By Jim Purtilo
Advanced genetics enable crops to feed more people and reduce world hunger. New models of brain cells arm researchers to combat dementia, mental illness and neurological disorders at the most fundamental levels. “Big data” opens windows for understanding the past in ways that historians could never have won by classical methods, while educators exploit data analytics to uncover novel pathways to student success.
Achievements like these capture the public’s imagination as people tune in to STEM (science, technology, engineering, mathematics) like never before. This is especially true of young people weighing career choices, which puts a spotlight on STEM education. What’s the preparation to ride that tech wave? Every day brings a wider variety of topics we might study, but there’s one constant. The savviest consumers of STEM education all seek a solid foundation in computation.
Computation is the lens through which all scholars view their fields anew. You don’t sequence a genome, design energy-efficient homes, re-mix electronic music to entertain widely distributed audiences or diagnose an engine’s performance issues without a fearless mastery of computers. Those goals aren’t reached by merely creating more programmers or training people to use one or another application; they come from broad education in computational thinking which is the deep understanding of what such tools can accomplish in the first place.
Computational thinking is a competitiveness edge. You can’t frame a task in a way that invites better outcomes via machine assistance unless you appreciate what the machine can do. It is also a workforce matter. Employees who can’t recognize when they are using the wrong tools or poor data won’t recognize when they produce inferior results; they become the weak link. We thus promote creativity and productivity in all fields today by promoting computation.
In spite of an early lead and good intentions, the College Park campus does not play a strong role in today’s computational renaissance. We are well behind where we might be.
This is one story about the history of computer science education in Maryland – an unsuccessful effort to unite high schools, campuses and industry behind higher expectations for our young. It is told to illustrate relaxed leadership practices that allow us to trail other programs nationally.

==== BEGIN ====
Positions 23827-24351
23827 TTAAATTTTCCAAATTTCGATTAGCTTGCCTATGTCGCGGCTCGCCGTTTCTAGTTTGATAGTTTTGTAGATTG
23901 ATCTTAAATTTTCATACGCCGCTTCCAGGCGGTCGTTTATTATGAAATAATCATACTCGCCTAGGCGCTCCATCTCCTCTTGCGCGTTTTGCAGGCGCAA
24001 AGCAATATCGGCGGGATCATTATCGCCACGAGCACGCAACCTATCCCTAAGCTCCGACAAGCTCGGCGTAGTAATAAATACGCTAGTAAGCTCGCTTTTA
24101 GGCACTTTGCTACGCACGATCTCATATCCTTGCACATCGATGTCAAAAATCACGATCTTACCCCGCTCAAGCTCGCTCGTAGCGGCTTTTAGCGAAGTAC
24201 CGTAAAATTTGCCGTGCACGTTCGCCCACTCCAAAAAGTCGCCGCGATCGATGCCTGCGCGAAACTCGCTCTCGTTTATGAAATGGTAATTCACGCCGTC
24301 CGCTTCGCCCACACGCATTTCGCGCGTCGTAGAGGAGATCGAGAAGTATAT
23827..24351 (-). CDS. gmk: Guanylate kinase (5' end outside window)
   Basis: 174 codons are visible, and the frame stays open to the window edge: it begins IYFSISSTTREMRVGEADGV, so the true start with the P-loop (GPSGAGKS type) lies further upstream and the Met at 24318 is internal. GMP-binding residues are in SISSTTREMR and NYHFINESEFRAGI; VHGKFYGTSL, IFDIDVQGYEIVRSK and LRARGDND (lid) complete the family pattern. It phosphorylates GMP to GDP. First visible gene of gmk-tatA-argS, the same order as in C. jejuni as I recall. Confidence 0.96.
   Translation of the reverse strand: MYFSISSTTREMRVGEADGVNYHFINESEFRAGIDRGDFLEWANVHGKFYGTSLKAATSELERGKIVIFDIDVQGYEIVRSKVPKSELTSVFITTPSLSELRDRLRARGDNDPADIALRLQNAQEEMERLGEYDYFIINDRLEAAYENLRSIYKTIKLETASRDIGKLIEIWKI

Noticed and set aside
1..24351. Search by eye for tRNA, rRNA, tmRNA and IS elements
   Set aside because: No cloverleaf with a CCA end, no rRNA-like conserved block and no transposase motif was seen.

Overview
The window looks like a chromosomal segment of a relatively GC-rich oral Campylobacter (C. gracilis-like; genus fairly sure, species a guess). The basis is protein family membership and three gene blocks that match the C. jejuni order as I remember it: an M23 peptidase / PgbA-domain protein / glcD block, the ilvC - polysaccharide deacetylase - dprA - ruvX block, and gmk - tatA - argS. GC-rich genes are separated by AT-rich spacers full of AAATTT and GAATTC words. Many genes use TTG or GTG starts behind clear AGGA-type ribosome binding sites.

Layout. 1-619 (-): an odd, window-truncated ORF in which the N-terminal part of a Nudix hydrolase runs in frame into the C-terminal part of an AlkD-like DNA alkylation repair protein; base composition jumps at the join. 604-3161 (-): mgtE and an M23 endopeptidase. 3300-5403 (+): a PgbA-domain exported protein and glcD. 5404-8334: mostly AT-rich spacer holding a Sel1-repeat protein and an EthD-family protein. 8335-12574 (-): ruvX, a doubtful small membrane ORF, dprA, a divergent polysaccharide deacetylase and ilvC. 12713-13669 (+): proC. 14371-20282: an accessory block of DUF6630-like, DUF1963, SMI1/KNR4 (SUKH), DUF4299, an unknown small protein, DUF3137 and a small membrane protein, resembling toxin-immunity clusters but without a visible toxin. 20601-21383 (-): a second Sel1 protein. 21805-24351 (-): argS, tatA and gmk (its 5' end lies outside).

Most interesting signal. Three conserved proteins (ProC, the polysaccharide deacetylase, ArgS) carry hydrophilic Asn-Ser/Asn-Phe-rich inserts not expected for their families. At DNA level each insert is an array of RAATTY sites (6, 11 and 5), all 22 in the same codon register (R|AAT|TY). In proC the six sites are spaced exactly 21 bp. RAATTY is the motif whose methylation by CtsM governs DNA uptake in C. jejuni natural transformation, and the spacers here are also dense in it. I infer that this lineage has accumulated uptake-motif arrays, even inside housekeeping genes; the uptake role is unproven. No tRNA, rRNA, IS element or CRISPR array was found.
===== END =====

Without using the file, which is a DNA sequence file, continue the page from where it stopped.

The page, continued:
High schools got computers before they got curricula
In the earliest days of computers, the only way to learn about them was on a campus, and like most universities College Park created a major in CS (computer science). What was the best high school preparation to become a CS major? Math was a good choice because of how early computers were used, but really such fundamentals prepared you for many things.
The explosion of personal computers invited their incorporation into high schools, and who could blame parents for demanding them? With markets soaring and a frontier atmosphere, everyone with a dream and a PC had a shot at the big time. Of course they came to schools.
But there were as many views of what to teach as there were teachers. Would we teach programming? Never mind that educators were still learning to program, and that even today we struggle to recognize what is a good program for purposes of preparing young people. What about applications? Surely the lore of spreadsheets or word processors was a ticket to a job, went another line of thought. Others said networking and communications made the secret sauce of success. Or maybe hardware repair.
It was when the state stepped in to tame this frontier that we started going off the rails. Maryland was progressive with its early recognition that all students need tech familiarity, a standard that began as keyboarding and today might be reflected in ability to search the internet to answer basic questions. It is a low bar to get over. But with basic tech-spectations for all came state policy to direct tech-inclined students toward training programs, not science.
Administrations of the era measured success by how many “workforce ready” high school graduates tracked directly into influential state industries. This favored curricula that bestowed industrial certifications (e.g., network administration or database management) via “career technology education” (CTE) programs. Soon after turn of the millennium, when industry asked for more workers, the state disqualified computer classes from counting toward its general tech requirement. This was done to channel students to terminal degrees. If a tech-inclined student wanted to count programming toward graduation, then a vocational track was the only path.